Stephen should love the fact that Nanci Pelosi is in trouble for having unauthorized C-Span clips on her web site. But the fact that C-Span is paying attention at all is due in large part to Colbert and the popularity of the 2006 White House Correspondent’s Dinner footage on YouTube.
From the New York Times:
Which Videos Are Protected? Lawmakers Get a Lesson
By NOAM COHEN
Published: February 26, 2007
As the new Congress experiments with the wide world of blogging and video clips, members are learning the complexities of copyright law, much the way the casual YouTube user has learned that there are corporations out there that own “Lost” and can stop you from posting a favorite episode.
The introduction began awkwardly this month when the House Republican Study Committee issued a news release accusing Speaker Nancy Pelosi of “pirating” 16 copyrighted clips of House floor debate from the public affairs network C-Span by including them on her new blog, The Gavel.
“It is perfectly understandable to me that people would be confused,” he said. “They say, ‘When a congressman says something on the floor it is public domain, but he walks down the street to a committee hearing or give a speech and it is not public domain?’ ”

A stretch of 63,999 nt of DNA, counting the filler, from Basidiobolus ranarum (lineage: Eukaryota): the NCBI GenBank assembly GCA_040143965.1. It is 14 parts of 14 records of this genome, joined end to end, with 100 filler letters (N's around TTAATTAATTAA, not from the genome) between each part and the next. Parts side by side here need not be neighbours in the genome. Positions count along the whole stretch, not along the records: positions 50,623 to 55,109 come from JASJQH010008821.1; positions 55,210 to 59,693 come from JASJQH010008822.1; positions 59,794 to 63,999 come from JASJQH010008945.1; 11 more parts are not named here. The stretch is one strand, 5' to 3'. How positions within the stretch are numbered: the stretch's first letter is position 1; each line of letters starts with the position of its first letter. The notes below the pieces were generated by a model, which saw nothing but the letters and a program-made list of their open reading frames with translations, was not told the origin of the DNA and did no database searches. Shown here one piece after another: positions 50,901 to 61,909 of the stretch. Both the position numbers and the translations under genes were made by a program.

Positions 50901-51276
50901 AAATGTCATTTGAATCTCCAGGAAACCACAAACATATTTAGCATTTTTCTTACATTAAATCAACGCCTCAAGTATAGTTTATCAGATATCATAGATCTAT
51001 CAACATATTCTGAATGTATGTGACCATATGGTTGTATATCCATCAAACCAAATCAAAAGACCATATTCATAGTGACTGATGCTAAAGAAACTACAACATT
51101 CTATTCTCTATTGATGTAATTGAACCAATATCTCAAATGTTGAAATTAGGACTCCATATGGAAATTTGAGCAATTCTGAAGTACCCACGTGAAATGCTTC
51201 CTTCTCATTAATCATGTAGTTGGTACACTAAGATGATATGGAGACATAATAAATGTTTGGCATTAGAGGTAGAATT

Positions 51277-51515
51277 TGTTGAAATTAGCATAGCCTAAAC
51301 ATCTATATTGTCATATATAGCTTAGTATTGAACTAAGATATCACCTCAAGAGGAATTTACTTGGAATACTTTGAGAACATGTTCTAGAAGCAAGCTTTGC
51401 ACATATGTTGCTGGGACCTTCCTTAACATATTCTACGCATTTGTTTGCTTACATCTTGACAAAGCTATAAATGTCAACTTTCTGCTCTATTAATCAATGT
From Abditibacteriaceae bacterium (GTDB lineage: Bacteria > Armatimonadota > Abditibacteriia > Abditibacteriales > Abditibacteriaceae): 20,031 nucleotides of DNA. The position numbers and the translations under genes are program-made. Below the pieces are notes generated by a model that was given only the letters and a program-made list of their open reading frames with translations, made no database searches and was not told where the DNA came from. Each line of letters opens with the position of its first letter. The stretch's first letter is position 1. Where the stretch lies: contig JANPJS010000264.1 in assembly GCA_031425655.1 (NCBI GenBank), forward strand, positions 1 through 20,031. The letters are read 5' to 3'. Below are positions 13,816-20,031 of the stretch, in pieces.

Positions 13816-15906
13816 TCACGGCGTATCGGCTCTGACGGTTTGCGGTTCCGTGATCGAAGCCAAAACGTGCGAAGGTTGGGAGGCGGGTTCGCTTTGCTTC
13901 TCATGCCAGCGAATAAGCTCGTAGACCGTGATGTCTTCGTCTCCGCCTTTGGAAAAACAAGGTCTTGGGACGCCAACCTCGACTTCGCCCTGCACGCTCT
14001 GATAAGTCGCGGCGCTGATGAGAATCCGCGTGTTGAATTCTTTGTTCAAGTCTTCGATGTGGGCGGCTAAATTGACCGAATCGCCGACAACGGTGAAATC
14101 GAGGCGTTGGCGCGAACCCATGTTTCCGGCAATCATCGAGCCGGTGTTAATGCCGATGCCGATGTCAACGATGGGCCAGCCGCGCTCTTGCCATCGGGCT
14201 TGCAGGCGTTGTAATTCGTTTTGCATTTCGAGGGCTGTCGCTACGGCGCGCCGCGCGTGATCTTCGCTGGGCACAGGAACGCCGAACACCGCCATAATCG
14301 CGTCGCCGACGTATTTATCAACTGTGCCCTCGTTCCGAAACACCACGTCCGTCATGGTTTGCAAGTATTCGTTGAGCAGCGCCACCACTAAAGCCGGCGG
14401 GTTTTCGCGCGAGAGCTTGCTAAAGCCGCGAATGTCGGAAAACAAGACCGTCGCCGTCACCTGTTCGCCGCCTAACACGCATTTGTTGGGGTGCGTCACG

The issue is of recent vintage for C-Span. In May, C-Span said that it had for first time asserted its copyright against a video-clip site, ordering YouTube to take down copies of Stephen Colbert’s pointed speech in front of President Bush at the White House Correspondents’ Association dinner. Clips of the speech had been viewed 2.7 million times on YouTube in the 48 hours before it was taken down.
“What I think a lot of people don’t understand — C-Span is a business, just like CNN is,” Mr. Collins said. “If we don’t have a revenue stream, we wouldn’t have six crews ready to cover Congressional hearings.”